How are you “salt” and “light” in your community? List any areas in which your “salt” has lost its taste or your “light” may be hidden. What can you do today to change?
Wednesday – Matt. 5:17-20: “Do not think that I have come to abolish the Law or the Prophets; I have not come to abolish them but to fulfill them” (v. 17). In this manner Jesus begins the second section of His sermon (5:17-48). Here He clarifies that He will neither give a new law nor modify the old, but rather explain the true significance of law and the prophets. Furthermore, Jesus “fulfills” the law by keeping it perfectly and embodying its types and symbols. With strong words, He warns against anyone breaking even the least of the commandments and teaching others to do the same. Lastly, the statement that the righteousness of those who enter the kingdom must exceed that of the scribes and Pharisees must have come as a very surprising, if not alarming, piece of news to His audience.
Looking ahead at vv. 21-48, how does Jesus illustrate that one’s righteousness must exceed that of the religious elites of His day, the scribes and Pharisees?
Thursday – Matt. 5:21-26 (Luke 12:57-59): Once Jesus has made it clear that He is not opposing the law but fulfilling it, He shows how the customary practice of the law in His day, as interpreted by the scribes and Pharisees, is inadequate. Jesus uses six varied topics to illustrate the concept of a righteousness which goes beyond the legal correctness of the scribes and Pharisees (see v. 20). Each is presented in the form of a contrast between what the people had heard, “You have heard that it was said…” to Jesus’ more demanding ethic, “But I say…” The principle of vv. 21-22 is that the actual committing of murder is only the outward manifestation of an inward attitude which itself is culpable before God. Angry thoughts and contemptuous words deserve equally severe judgment Jesus declares; indeed, the “the fires of hell” goes beyond the human death penalty which the Old Testament declared for murder.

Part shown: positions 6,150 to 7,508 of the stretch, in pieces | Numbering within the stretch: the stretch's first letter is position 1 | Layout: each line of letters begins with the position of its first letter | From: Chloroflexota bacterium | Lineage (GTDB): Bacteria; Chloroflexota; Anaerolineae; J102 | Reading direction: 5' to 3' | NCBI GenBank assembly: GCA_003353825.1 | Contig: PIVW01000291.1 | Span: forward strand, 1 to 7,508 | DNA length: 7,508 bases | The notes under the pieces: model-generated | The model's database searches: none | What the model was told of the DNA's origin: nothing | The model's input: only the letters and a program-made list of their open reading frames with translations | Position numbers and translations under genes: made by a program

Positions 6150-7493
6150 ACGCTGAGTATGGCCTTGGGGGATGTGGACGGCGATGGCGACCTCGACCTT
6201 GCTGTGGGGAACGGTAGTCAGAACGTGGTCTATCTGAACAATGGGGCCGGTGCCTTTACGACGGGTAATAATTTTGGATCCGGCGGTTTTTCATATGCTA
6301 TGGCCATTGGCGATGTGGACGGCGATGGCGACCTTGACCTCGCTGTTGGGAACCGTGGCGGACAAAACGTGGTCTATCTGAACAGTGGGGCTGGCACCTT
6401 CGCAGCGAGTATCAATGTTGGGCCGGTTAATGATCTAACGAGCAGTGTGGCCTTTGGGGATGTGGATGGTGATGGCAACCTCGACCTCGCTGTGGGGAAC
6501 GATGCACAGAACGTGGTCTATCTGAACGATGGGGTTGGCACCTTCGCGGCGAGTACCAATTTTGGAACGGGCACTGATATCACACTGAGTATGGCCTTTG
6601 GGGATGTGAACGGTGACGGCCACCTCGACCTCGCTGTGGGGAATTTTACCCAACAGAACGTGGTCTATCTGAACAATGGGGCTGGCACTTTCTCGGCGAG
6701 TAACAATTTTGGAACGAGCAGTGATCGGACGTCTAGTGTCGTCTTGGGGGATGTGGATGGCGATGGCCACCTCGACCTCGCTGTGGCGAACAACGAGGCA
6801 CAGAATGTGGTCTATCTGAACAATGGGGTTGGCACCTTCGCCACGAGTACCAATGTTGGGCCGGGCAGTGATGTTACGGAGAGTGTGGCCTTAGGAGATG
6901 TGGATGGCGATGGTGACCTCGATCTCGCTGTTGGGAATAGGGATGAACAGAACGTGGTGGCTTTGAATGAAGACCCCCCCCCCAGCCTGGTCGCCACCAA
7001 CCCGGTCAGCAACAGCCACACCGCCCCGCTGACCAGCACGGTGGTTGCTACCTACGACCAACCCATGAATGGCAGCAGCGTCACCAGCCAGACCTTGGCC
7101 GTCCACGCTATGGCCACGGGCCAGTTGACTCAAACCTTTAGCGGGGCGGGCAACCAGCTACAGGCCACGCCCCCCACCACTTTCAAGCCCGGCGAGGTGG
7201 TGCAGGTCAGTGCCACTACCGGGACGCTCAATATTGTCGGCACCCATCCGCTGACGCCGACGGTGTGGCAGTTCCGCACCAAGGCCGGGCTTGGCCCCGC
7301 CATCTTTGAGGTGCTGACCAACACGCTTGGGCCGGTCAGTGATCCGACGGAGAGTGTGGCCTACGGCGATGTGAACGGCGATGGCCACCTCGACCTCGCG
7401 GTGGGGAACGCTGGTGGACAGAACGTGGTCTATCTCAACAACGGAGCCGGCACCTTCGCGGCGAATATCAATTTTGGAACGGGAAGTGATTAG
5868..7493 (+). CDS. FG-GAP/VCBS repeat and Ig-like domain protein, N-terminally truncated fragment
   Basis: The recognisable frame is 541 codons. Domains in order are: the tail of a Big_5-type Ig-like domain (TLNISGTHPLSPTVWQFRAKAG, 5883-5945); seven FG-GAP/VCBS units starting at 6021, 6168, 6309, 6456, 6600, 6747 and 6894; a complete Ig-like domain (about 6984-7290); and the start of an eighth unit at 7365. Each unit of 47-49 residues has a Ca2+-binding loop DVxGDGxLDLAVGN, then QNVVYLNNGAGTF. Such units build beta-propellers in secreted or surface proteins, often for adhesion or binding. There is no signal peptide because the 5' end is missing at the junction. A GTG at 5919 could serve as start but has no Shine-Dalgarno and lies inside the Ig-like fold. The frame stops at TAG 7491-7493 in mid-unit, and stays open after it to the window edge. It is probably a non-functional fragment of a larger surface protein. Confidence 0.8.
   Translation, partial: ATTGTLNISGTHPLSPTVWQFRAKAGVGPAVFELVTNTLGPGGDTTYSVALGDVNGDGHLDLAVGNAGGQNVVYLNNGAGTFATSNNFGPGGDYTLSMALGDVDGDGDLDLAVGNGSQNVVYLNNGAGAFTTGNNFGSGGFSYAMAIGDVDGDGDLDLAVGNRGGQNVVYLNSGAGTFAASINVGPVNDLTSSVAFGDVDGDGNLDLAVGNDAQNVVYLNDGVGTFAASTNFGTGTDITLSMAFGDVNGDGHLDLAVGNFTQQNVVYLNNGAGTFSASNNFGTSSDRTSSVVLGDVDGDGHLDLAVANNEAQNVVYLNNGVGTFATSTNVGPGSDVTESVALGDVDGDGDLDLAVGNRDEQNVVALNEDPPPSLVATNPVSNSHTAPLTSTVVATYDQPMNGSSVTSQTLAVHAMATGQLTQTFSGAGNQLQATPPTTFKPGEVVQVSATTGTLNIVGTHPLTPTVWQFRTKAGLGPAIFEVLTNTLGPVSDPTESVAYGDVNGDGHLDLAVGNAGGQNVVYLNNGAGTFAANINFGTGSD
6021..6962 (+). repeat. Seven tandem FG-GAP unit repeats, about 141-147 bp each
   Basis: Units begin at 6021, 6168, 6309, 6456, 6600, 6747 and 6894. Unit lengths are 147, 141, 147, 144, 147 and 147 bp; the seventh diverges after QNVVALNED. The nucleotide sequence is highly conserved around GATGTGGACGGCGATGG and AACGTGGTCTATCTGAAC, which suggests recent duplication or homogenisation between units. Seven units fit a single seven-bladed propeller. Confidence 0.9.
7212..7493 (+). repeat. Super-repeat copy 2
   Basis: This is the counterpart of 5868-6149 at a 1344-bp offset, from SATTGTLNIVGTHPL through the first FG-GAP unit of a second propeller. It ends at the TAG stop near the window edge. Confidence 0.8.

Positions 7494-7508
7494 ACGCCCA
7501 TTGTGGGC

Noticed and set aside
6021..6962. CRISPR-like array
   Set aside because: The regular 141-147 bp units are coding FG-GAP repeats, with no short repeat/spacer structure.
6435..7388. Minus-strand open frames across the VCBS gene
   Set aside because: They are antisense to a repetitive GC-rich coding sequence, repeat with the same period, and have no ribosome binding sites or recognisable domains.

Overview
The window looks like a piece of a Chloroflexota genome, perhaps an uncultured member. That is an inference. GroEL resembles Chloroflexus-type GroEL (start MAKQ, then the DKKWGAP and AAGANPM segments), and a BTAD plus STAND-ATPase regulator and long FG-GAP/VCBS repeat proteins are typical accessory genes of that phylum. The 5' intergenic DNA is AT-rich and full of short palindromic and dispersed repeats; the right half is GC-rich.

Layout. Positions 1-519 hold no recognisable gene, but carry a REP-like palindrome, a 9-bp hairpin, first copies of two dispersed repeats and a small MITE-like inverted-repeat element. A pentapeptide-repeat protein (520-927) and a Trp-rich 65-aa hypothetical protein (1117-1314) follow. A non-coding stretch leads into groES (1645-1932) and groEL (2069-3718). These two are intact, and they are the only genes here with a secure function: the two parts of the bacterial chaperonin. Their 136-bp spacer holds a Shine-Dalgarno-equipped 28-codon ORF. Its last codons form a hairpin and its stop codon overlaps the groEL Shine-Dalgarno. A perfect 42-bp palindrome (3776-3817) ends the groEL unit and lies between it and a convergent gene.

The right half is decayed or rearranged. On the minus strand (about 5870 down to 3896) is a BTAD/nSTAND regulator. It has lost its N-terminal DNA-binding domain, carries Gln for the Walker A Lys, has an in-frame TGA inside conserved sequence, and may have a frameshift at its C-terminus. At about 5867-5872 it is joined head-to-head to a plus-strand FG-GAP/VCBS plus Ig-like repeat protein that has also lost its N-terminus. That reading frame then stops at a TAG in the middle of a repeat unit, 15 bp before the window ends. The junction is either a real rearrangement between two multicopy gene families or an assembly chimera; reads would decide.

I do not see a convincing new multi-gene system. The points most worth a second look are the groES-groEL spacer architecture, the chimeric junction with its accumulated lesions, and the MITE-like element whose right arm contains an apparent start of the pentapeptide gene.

In what way(s), are Jesus’ words about anger shocking? Why do you think that it’s important to come to terms quickly with those who have “something against you” (v. 23)?
Friday – Matt. 5:27-30: In this second saying, Jesus addresses adultery and lust. His warning against lust challenges many. Of course the Lord is not referring to noticing a person’s beauty, but to imbibing it, meditating on it, harboring a desire for an illicit relationship. This, Jesus says is tantamount to adultery. We should note that Jesus squarely places the blame and responsibility for lust on the person doing the lusting. Thus, Jesus declares in a graphic manner that by whatever means necessary, the lust-er should cast off the sin of lust. He doesn’t mean that one literally plucks out an eye or cut off one’s right hand to combat temptation. Rather His point is this, do everything you can to not sin; a partial loss, however painful, is preferable to the total loss of the body (and soul). Jesus graphically illustrates the importance of dealing with sin in one’s life.